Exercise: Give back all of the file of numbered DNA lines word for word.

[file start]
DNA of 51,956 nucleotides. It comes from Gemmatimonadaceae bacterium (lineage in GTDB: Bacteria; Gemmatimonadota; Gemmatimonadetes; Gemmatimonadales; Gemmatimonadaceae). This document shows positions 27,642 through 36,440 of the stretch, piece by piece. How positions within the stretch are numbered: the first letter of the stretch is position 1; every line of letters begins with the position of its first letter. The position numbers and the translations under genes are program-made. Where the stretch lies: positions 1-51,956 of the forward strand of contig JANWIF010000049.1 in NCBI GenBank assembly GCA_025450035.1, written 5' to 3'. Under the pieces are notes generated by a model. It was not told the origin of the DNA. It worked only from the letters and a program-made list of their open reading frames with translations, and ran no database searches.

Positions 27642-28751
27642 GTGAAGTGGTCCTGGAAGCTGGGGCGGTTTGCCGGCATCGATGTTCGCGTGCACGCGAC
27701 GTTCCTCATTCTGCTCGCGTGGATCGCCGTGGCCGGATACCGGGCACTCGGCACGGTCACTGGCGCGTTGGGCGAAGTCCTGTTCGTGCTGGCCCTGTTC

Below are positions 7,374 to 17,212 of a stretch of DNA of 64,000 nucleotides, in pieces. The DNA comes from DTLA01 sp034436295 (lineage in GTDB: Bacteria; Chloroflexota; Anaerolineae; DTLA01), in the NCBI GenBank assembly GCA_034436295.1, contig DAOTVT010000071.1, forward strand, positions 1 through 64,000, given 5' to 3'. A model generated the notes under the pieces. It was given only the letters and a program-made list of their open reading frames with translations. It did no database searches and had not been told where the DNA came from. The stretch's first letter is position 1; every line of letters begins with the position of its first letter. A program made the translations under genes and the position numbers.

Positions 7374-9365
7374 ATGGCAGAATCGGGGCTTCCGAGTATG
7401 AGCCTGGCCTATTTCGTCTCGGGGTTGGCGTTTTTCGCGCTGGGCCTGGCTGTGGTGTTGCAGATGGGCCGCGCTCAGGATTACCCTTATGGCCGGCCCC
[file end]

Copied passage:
DNA of 51,956 nucleotides. It comes from Gemmatimonadaceae bacterium (lineage in GTDB: Bacteria; Gemmatimonadota; Gemmatimonadetes; Gemmatimonadales; Gemmatimonadaceae). This document shows positions 27,642 through 36,440 of the stretch, piece by piece. How positions within the stretch are numbered: the first letter of the stretch is position 1; every line of letters begins with the position of its first letter. The position numbers and the translations under genes are program-made. Where the stretch lies: positions 1-51,956 of the forward strand of contig JANWIF010000049.1 in NCBI GenBank assembly GCA_025450035.1, written 5' to 3'. Under the pieces are notes generated by a model. It was not told the origin of the DNA. It worked only from the letters and a program-made list of their open reading frames with translations, and ran no database searches.

Positions 27642-28751
27642 GTGAAGTGGTCCTGGAAGCTGGGGCGGTTTGCCGGCATCGATGTTCGCGTGCACGCGAC
27701 GTTCCTCATTCTGCTCGCGTGGATCGCCGTGGCCGGATACCGGGCACTCGGCACGGTCACTGGCGCGTTGGGCGAAGTCCTGTTCGTGCTGGCCCTGTTC

Below are positions 7,374 to 17,212 of a stretch of DNA of 64,000 nucleotides, in pieces. The DNA comes from DTLA01 sp034436295 (lineage in GTDB: Bacteria; Chloroflexota; Anaerolineae; DTLA01), in the NCBI GenBank assembly GCA_034436295.1, contig DAOTVT010000071.1, forward strand, positions 1 through 64,000, given 5' to 3'. A model generated the notes under the pieces. It was given only the letters and a program-made list of their open reading frames with translations. It did no database searches and had not been told where the DNA came from. The stretch's first letter is position 1; every line of letters begins with the position of its first letter. A program made the translations under genes and the position numbers.

Positions 7374-9365
7374 ATGGCAGAATCGGGGCTTCCGAGTATG
7401 AGCCTGGCCTATTTCGTCTCGGGGTTGGCGTTTTTCGCGCTGGGCCTGGCTGTGGTGTTGCAGATGGGCCGCGCTCAGGATTACCCTTATGGCCGGCCCC